“This is because I did not manage my money efficiently, even though I earned well,” she said.
Currently settled in Chennai, Preeta worked in Dubai for 20 years. “I was so busy working and earning that I tended to just put the money in the bank,” she said. Also, she invested heavily in real estate and bought a life insurance endowment policy for hefty annual premiums.
As much as money management became an issue initially after her retirement, Preeta said the same became a lot easier after she appointed Finzscholarz Wealth Managers as her financial planner.
Liquidity was an issue initially: When Preeta went to Finzscholarz three years ago, Renu Maheshwari, Sebi-registered investment adviser, chief executive officer and principal adviser at the firm, pointed out that liquidity was an issue for her.
“Though she had sufficient wealth, she had very limited liquidity. There was enough liquidity for the next 3 years, which got more strained when the rental income also went down,” said Maheshwari. “And this fact made her insecure whether she would have enough money to live on her own.”
After a thorough analysis, she was advised to liquidate some of her real estate. A redundant high premium insurance policy was also surrendered.
Currently, Preeta does not have life insurance. She has health insurance with a ₹10 lakh cover to take care of her medical expenses. Her plan also covers critical illnesses.
Generating a regular income: Post-retirement, the primary objective for Preeta was to ensure there was a regular income to cover her day-to-day expenses. “At no point in life do I want to be an inconvenience to my children, and I don’t ever expect them to support me financially,” she said.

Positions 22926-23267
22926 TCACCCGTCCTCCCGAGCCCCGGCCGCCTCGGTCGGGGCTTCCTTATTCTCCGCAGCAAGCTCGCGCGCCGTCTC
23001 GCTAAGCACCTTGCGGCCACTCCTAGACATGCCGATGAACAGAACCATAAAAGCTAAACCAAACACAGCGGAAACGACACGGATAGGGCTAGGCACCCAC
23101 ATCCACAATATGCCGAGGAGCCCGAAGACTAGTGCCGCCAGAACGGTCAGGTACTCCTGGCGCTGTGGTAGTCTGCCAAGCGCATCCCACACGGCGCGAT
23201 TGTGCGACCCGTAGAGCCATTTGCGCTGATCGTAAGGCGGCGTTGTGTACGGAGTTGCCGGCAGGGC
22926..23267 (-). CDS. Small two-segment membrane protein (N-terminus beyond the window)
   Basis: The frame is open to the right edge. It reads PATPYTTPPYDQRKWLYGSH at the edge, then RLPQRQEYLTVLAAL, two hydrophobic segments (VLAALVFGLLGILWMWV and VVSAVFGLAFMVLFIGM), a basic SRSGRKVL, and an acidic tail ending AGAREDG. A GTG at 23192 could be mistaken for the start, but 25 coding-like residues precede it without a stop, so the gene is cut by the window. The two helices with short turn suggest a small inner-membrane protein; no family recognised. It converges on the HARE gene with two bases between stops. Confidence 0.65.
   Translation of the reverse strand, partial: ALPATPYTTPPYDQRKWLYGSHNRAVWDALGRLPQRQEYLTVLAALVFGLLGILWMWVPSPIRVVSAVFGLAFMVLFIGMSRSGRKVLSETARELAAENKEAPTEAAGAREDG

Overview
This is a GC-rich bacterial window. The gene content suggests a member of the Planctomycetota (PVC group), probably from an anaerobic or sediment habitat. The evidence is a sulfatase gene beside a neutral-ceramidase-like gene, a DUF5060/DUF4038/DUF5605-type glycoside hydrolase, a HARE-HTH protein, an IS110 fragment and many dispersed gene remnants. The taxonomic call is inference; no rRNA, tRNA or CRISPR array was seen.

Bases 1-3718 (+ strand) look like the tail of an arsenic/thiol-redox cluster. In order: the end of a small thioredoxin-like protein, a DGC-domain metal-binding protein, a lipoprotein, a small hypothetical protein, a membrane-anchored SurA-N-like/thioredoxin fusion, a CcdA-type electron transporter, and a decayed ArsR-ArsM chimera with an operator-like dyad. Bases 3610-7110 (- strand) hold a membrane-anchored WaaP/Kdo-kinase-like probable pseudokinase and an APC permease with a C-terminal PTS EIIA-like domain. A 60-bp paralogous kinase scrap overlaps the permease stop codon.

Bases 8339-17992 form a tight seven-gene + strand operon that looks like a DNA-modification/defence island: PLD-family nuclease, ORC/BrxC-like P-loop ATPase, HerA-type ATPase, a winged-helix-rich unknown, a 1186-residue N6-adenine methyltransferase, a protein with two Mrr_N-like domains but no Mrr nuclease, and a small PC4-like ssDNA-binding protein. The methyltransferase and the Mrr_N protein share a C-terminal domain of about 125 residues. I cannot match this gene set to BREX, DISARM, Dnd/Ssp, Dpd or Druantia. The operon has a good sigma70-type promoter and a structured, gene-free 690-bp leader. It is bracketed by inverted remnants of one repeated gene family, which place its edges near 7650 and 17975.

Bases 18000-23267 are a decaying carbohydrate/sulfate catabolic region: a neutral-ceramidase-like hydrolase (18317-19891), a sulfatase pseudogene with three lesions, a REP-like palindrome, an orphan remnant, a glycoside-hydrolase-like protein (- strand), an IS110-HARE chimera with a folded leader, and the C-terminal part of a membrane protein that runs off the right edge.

She does not have a pension or a secondary income, so the money has to be generated from her retirement corpus.
In such cases, two things need to be taken care of. “First is sufficient liquidity, second is growth of the corpus,” Maheshwari said.
To ensure this, we keep five years of money meant for expenses in 100% safe instruments with easy liquidity. This can be a combination of various kinds of fixed income security, she said.
“Rest of the corpus goes into various instruments, for which the asset allocation depends a lot on the markets. We try to keep a substantial portion of this portfolio in equity. Considering inflation and increased life expectancy, it is necessary to ensure that the corpus grows at a rate sufficient to take care of inflation-adjusted income for the next 30-35 years,” Maheshwari said. Most equity exposure is through mutual funds.
“Now, at the end of each year, we take out the money needed for next year’s expenses and move it to her bank account. The redemptions are done based on market conditions and tax outgo,” Maheshwari said. “We keep monitoring the portfolio and review it every six months and take corrective action if needed.”
Expenses beyond: With a roof over her head, medical expenses and monthly expenses covered, the biggest wish Preeta expressed is to travel the world. “My travel plans were muted due to the pandemic, but from next year, I wish to start travelling,” Preeta said. And, accordingly, her plan has been drawn up. “Whenever we get more than the targeted returns from equity, those profits are harvested and she can spend it on all her discretionary expenses,” Maheshwari said.
Pandemic’s impact on Preeta’s portfolio: Initially, during the pandemic, Preeta’s entire equity portfolio (she had about 46% of her portfolio in debt at the beginning of March 2020) went into red.
However, once the markets started reviving, the funds started coming up.
Building a substantial retirement fund takes years of planning. Similarly, during retired years, the corpus should be managed with caution to ensure that it lasts a lifetime.
Your retirement year can be bliss, but only if money is handled with care.
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